Category Archives: Education Policy

Creativity in the Classroom: If You’ve Got It, Flaunt It

I recently joked with my colleagues that, for my next blog post, I was going to do a Google trend search and connect math to whatever the top topic for the day was. However, finding the mathematics behind winter school closings in Minnesota too depressing and yet another alleged affair involving a married politician a … Continue Reading ››

“Never Give Up!” Really? Do You Mean It?

During the past 20 years of working in and visiting schools, the most common slogan I have seen in classrooms is “Never Give Up!” The poster below is just one example of the many that we have all seen hanging on classroom walls, encouraging students to persevere when learning becomes difficult. Continue Reading ››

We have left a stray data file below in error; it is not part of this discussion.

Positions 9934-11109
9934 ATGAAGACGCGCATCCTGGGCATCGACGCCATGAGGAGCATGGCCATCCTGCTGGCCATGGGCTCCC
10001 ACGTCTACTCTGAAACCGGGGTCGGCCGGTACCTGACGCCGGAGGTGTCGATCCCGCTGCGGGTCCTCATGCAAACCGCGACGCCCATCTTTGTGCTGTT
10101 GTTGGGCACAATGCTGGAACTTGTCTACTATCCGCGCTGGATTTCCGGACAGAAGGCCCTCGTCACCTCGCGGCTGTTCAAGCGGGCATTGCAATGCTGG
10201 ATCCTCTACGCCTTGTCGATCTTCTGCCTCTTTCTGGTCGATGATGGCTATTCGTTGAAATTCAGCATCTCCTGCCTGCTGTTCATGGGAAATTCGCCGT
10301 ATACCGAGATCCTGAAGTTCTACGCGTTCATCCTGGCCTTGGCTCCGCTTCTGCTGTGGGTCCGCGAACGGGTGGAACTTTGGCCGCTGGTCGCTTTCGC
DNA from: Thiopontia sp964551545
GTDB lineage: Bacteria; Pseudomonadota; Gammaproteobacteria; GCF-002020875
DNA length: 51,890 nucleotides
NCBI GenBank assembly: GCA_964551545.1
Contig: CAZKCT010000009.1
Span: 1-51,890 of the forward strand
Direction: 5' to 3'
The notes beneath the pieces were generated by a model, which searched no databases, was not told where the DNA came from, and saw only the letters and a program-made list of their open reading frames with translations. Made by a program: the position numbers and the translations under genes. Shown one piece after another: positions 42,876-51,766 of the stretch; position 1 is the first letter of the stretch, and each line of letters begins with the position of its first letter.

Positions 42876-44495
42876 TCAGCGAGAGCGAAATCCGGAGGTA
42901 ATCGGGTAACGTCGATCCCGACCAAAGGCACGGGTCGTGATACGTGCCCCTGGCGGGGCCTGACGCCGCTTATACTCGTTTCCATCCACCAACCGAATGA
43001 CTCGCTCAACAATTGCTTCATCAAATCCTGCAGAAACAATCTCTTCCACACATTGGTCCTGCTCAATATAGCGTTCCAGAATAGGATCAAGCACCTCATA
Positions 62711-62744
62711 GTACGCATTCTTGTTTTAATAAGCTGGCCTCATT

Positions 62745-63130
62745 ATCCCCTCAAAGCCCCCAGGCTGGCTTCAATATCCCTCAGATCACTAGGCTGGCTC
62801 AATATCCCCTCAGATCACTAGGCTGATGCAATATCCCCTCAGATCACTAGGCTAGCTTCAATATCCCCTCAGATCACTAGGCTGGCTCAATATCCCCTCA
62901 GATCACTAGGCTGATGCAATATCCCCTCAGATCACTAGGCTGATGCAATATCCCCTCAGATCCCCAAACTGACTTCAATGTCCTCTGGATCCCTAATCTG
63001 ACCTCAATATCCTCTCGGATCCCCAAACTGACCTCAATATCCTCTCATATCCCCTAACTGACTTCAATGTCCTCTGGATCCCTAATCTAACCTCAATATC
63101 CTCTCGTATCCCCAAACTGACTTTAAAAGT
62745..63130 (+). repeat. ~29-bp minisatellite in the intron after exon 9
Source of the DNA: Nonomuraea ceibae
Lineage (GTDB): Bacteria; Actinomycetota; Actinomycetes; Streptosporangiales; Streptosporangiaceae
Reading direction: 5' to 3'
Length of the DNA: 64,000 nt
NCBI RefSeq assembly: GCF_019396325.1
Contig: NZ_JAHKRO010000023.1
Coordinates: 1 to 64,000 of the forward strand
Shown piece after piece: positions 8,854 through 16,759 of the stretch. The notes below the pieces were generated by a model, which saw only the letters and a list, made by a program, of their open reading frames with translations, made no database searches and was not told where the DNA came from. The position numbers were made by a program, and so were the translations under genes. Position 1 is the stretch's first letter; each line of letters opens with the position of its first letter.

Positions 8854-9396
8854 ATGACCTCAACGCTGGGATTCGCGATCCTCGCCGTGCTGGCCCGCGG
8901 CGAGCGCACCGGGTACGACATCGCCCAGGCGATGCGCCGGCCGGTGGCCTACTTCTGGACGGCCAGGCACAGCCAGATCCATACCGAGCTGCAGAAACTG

When a Silent Board Game Speaks Volumes

I love Sandy’s metaphor of the waves of educational reform: As a teacher of mathematics since the mid-seventies, I have seen a lot of “waves” of reform come and go. All promise increased student performance with the implementation of the latest bells and whistles…. The latest “wave” of reform is the Common Core State Standards. I was … Continue Reading ››

Will the Common Core State Standards change math instruction?

I regularly tell my colleagues that teaching AP Calculus made me a much better pre-algebra teacher. Why? It's not like 17-year-old calculus students and 17-year-old pre-algebra students have similar learning styles and needs. A calculus course takes pre-algebra skills for granted. So I can’t point to a great deal of content overlap. The reason is simple: … Continue Reading ››